# Help with multiplying vs. dividing fractions concept....

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Maybe someone who is more "mathy" than me can come up with a way to explain a particular concept visually.

I have no problem understanding the multiplication of fractions. Example: 1/6 x 2/3 = 2/18 = 1/9. If I were to draw this, I would make a pie with 6 segments, and then divide each of those segments (the sixths) into thirds (which would be a bunch of teen eighteenths), and take 2 of the 3 smaller segments from one of the (divided) sixths.

Now, how can you do this visually with a pie, using division? If I have the same example as above, only division [1/6 divided by 2/3], I will end up with 1/6 x 3/2 = 3/12 = 1/4.

How can I show a pie which has been divided into 6 sections, further divided by 2/3, and ending up with 1/4?

Thanks for any verbal help or links to websites showing this pictorially.

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1. If you need to visualize it I would begin by choosing a larger fraction divided by a smaller fraction so that you actually get a number of pieces.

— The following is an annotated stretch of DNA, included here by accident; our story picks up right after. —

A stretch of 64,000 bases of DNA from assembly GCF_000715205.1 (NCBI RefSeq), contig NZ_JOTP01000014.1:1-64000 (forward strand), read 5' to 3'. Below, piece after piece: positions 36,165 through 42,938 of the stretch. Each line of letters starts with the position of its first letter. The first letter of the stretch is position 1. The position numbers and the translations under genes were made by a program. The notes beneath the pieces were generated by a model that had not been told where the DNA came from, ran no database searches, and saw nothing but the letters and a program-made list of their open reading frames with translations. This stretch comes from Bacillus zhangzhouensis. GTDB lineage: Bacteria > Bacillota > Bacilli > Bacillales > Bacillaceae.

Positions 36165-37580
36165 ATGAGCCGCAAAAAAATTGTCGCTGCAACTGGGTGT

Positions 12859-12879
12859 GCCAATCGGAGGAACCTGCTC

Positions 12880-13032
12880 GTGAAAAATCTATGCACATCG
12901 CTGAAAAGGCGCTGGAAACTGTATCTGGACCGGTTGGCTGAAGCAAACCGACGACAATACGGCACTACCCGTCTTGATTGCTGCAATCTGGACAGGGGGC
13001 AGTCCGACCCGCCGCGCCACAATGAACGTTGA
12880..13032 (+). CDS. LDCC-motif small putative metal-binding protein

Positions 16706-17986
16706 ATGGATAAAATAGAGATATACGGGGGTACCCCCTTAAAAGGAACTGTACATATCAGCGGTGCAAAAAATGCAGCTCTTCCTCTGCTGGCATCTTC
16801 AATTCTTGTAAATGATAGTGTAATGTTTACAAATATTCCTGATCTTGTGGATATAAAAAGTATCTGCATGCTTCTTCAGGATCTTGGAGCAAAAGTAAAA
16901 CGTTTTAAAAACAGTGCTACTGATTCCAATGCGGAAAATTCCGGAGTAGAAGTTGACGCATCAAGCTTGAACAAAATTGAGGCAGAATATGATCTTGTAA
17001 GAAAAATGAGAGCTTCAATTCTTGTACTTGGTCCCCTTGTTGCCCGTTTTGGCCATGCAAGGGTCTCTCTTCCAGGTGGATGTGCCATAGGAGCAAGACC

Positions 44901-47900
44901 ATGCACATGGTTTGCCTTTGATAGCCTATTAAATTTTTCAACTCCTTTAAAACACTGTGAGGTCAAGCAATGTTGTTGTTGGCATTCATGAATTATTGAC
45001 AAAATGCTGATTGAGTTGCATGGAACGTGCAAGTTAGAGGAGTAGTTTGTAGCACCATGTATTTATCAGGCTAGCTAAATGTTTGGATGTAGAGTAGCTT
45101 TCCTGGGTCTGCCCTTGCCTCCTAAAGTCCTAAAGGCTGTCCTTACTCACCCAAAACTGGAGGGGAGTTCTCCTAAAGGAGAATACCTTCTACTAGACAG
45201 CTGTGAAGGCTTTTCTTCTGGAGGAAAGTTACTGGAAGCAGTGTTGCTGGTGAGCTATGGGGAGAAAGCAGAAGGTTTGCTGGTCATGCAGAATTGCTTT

1/2 divided by 1/4: you are trying to figure our how many 1/4 are in 1/2, that's what dividing is.

So you take 1/2 pie. You divide it into 1/4 pies and count: how many 1/4 pies are in the 1/2 pie: the answer is two.

Or take 2/3 of the pie and divide by 1/6 of a pie: you find that there are 4 1/6 pies in 2/3 of a pie.

2. Once that concept is understood, divide smaller fractions by bigger fractions:

1/4 divided by 1/2 is asking: how many half pies are in a quarter pie. the answer is of course : one half of half a pie. A better way of posing this question would be: how MUCH of half a pie is in a quarter pie.

1/6 divided by 2/3 is asking: how much of 2/3 of a pie is in 1/6 of a pie: There is half a third in one sixths, so there will be a quarter of two thirds in one sixth.

This will be very hard to illustrate- so I would turn this around and use multiplication:

1/6 * 4 = 2/3 so (1/6) / (2/3) =1/4

At this point, I would find the pie more confusing than helpful.

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regentrude gave a great explanation.

I wanted to add that I include a "story" that goes with it, usually having to do with a party and leftover pizza.

So if you have 2 1/2 pizzas left over from the party, and you want to give the child 1/8 of a pizza (one slice) in his lunchbox, how many servings will you have? (2 1/2 / 1/8), which = (5/2 / 1/8), which = 20. Hopefully you'll be putting those slices in the freezer!

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